jammie.jpgMention the RIAA or the record industry to a satellite radio investor, and thoughts of the RIAA suit with XM come directly to mind. The RIAA is seeking billions from XM in a lawsuit over recording capabilities of the Inno and Helix. Most casual observers seemed to feel that the RIAA was simply seeking too much in their lawsuit, and likely felt some reasonable settlement could be reached.

Today, record companies won a major court case that may give satellite radio investors some pause. According to the Associated Press, the RIAA won a $220,000 judgement against Jammie Thomas of Minnesota for the illegal sharing of 24 songs which she downloaded from a Kazaa file sharing account. The suit alleged that she shared over 1,000 songs, but limited their suit to 24 songs.

Copyright law sets a specific range for damages ($750 to $30,000 per infringement). In cases where the violation is deemed willful, the penalty can be up to $150,000 per infringement. In the XM suit the RIAA is categorizing XM's activities as willful, and is seeking $150,000 per song downloaded to an Inno or Helix. The RIAA has likely taken this tact with XM because even after failed negotiations on the device, XM still went to market with it.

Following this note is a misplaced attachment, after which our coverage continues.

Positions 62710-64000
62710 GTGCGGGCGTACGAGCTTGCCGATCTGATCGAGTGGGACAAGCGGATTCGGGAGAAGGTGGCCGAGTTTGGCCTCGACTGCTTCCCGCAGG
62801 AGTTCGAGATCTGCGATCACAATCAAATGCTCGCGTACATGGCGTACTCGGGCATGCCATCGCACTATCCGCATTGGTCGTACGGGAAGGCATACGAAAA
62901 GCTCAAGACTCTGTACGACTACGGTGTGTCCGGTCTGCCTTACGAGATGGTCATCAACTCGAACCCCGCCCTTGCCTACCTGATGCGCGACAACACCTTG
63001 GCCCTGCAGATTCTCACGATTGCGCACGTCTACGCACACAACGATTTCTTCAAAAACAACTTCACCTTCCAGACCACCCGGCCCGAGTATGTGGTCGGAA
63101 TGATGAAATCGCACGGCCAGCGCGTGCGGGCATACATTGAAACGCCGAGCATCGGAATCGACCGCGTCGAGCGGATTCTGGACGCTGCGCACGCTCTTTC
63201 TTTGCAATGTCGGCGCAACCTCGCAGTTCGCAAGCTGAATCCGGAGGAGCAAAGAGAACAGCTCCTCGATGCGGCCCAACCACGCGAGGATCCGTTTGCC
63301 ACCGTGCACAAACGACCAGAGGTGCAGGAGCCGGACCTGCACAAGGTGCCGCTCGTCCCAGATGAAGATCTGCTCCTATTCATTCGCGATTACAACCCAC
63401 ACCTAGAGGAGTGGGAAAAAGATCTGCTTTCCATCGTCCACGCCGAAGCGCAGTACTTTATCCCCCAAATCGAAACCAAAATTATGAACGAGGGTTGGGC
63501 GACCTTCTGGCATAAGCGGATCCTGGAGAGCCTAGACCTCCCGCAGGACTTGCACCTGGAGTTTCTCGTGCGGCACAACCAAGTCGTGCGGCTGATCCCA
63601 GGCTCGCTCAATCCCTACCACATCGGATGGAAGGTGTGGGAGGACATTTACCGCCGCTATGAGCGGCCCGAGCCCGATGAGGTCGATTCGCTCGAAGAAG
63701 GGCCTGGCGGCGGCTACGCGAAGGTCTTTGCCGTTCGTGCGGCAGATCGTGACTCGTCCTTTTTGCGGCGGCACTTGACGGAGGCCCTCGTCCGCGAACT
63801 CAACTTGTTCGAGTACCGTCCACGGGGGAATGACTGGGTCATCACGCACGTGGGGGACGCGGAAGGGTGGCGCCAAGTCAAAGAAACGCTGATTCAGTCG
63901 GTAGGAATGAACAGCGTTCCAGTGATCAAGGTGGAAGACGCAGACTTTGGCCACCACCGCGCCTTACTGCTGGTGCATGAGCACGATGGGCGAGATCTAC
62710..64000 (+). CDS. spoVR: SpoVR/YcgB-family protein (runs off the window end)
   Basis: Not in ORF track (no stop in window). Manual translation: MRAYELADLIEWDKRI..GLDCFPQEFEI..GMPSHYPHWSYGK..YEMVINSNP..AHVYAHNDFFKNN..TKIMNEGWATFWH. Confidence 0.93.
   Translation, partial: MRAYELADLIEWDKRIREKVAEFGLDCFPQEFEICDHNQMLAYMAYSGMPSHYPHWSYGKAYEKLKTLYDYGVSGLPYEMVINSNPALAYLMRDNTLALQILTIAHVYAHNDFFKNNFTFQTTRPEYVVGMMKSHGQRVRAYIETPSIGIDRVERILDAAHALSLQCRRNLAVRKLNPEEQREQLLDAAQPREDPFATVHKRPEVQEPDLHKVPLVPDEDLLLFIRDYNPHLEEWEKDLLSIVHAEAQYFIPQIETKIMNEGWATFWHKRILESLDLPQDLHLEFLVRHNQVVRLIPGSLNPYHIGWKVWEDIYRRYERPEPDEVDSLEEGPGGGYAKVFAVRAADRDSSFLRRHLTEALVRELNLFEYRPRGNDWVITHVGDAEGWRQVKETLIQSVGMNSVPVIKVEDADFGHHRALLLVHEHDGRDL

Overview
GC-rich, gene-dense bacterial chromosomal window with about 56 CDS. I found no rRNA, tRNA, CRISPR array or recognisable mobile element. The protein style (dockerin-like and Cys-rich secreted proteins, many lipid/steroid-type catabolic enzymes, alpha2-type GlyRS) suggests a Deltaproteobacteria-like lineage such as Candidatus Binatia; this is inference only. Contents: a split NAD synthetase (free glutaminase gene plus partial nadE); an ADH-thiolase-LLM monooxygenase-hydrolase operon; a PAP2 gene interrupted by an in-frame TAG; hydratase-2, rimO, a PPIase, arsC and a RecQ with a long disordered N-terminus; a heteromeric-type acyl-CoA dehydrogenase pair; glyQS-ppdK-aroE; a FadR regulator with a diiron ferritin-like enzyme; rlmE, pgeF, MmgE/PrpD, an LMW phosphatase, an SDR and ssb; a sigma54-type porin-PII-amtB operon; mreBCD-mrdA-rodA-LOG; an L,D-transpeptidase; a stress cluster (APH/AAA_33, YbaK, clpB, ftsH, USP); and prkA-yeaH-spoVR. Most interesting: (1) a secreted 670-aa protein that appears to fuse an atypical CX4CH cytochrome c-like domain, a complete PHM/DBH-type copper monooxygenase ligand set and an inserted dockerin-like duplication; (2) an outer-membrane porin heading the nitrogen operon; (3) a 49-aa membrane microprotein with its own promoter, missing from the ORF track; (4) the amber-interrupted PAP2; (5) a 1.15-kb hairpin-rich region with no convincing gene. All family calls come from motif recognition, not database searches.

As if the lawsuit was not bad enough on it's own, it has also stifled XM's ability to promote and update their wearable line. Each sale of an Inno or Helix brings with it a potential liability if the suit is lost. Consumers who purchase Inno's and Helix's are not being sued by the RIAA.

Sirius Satellite Radio came to an agreement with the RIAA for their wearable products, and no law suits have been filed against Sirius. The XM/RIAA suit centers around specific capabilities that the Inno and Helix have such as artist/song seek and the ability to save songs without having heard them as they were originally broadcast. Likely, there have been ongoing discussions between XM and the RIAA to come to a settlement on the case. How these negotiations play out with a merger are unknown. The RIAA and the satellite radio companies are also in the midst of mediation regarding royalty rates going forward.

Position - Long Sirius, Long XM